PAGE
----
The 1990s saw the golden age continue, followed by a decline. The audiences began to shrink for competitions by the end of the decade. Many cite that women just got “too big” and the sport simply was not marketable. This was not true, due to the fact there was a loyal fan base that emerged over the years. The rise of the internet gave athletes the opportunity to start their own websites rather than waiting for a fitness magazine to promote them. Fitness competitions were introduced by the IFBB to counter the image of the larger female bodybuilder. The intent backfired in some regards, because the fitness competitors resembled the earlier female bodybuilders of the 1970s with better training . With a new category women could switch between the two if they desired.
Some fitness competitors even switched to the bodybuilding category, if they felt that it was a better fit. During this period it was the era of Lenda Murray who even in retirement promoted the sport. The competition was also quite formidable. Laura Crevalle, Debbie Muggli, Kim Chizevsky and Andrulla Blanchette. Women such as Julitette Bermann, Yaxeni Oriquen-Garcia and Valentina Chepiga also held the Olympia crown. Iris Kyle would go on to be the most accomplished in the sport. The IFBB made rule changes in the year 2000 stating muscularity should not be “too extreme.” This was an unclear and subjective statement. Then five years later there was the 20% rule. This dictated that that athletes had to reduce their muscularity by 20%. It was only applied to the women’s categories.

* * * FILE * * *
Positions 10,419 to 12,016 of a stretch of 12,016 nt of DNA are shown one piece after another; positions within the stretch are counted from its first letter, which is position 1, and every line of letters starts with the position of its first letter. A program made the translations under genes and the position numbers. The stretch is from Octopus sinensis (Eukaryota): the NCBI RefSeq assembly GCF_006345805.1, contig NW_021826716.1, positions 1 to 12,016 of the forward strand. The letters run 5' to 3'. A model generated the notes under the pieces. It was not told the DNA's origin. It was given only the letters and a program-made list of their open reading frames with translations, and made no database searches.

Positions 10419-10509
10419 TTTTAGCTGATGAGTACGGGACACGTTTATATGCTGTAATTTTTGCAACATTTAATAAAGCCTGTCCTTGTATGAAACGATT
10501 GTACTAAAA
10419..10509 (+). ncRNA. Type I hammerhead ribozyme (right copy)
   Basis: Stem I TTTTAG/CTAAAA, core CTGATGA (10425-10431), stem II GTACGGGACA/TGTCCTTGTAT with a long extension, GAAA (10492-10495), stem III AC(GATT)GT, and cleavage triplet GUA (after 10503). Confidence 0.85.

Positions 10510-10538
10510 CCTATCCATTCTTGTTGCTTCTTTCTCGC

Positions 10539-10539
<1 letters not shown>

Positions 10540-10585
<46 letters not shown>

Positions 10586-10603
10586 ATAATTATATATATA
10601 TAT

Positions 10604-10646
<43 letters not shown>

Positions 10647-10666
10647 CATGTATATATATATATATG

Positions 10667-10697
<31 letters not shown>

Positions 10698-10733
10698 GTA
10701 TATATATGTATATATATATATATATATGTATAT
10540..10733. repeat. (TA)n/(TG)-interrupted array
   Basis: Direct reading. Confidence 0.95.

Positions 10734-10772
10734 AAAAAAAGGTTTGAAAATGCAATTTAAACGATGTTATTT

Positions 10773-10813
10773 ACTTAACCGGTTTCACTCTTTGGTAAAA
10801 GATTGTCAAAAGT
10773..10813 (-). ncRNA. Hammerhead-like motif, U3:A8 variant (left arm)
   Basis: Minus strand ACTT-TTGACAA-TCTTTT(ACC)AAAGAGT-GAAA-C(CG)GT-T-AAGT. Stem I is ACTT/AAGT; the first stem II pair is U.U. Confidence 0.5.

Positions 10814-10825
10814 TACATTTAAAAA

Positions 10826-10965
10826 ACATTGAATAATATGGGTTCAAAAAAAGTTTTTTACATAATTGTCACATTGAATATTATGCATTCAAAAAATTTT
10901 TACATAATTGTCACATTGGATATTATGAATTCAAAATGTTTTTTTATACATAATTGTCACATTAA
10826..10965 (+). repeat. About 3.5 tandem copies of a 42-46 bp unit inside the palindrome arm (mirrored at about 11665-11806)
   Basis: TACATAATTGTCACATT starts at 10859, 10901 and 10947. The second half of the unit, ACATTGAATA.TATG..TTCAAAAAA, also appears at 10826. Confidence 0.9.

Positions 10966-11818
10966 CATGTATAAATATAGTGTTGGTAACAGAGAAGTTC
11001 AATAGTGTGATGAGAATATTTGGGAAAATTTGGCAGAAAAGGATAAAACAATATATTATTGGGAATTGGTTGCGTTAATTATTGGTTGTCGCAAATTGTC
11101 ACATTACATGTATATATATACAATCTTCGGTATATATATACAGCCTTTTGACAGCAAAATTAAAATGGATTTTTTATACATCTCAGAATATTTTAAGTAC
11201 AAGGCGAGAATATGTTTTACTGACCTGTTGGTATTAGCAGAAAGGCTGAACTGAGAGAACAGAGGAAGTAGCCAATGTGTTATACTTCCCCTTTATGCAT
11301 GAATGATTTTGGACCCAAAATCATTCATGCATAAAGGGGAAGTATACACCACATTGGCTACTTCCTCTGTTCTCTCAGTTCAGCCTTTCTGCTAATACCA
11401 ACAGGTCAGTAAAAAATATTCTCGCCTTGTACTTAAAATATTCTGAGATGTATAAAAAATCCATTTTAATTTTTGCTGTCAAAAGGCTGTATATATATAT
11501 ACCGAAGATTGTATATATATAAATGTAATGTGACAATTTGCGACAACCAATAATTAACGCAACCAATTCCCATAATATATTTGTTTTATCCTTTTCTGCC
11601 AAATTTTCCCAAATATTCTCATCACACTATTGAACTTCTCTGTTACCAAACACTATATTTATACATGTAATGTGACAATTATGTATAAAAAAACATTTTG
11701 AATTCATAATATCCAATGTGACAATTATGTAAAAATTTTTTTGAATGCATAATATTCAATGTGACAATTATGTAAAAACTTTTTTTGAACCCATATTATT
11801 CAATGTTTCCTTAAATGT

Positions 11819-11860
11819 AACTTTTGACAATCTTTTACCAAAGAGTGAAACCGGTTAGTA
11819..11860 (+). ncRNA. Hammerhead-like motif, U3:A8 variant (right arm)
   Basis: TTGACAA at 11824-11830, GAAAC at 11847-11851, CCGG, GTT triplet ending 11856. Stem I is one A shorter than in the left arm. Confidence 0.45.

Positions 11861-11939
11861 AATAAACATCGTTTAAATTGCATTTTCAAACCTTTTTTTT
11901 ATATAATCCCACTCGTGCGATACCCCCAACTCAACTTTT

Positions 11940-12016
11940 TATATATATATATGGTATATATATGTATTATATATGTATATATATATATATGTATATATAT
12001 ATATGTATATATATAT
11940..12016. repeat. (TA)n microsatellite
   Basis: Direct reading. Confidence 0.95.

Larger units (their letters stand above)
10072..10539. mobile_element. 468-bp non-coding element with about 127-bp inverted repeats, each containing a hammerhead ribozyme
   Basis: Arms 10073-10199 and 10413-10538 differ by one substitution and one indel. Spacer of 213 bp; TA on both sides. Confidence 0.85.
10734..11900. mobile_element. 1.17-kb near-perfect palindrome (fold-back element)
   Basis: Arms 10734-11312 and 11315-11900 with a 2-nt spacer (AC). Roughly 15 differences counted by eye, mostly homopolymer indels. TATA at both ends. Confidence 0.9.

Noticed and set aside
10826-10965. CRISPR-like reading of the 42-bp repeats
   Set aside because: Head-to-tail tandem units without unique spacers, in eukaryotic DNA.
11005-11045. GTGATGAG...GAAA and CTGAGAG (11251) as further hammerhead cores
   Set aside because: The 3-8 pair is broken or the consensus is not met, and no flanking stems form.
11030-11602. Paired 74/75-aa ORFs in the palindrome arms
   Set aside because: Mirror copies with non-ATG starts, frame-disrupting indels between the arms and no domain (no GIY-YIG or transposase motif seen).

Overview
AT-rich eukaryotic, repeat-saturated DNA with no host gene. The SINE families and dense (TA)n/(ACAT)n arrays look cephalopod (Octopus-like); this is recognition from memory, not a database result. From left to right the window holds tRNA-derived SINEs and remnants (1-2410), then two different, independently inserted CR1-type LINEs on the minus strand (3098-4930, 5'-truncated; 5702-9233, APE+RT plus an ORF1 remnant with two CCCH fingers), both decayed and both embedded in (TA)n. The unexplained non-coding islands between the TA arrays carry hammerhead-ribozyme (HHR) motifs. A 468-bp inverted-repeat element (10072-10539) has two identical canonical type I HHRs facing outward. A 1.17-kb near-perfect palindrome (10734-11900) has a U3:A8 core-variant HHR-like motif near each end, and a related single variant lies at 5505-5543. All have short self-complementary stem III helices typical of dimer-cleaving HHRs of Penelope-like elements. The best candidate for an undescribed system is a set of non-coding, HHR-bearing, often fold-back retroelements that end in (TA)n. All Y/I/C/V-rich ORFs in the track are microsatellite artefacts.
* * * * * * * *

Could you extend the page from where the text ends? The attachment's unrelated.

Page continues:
The institution that the Weider brothers built did not treat the women fairly. The continuation of double standards and a second class status of women in the sport frustrated athletes. Yet they marched on and continued to compete. While the golden age ended in 2004, there were still great athletes. Iris Kyle went on to break Lenda Murray’s record and be the last Ms.Olympia. Although the Ms.Olympia was gone by 2014, female bodybuilding competitions still continued. The problem was that it was the most iconic one. Fitness was the first emerging category branch, but figure would follow in the 2000s. These contests did have posing and women were slightly more muscular. This was an excellent choice for women who could not do the gymnastic moves of fitness, but were not muscular enough for bodybuilding class.Women who had more size had another option of going to a newly developed physique class. These new categories did not harm the sport. The change had the opposite result. More women got involved in the sport. Compared to the 1970s and beyond the numbers have increased. More classes means more opportunities for women to get involved in the sport, who otherwise would not have. The sport appears to be a survivor mainly because of the talented athletes and the fact it was not mainstream in the first place. The changes that happened from 2004 to present many just be the sport going back to its roots.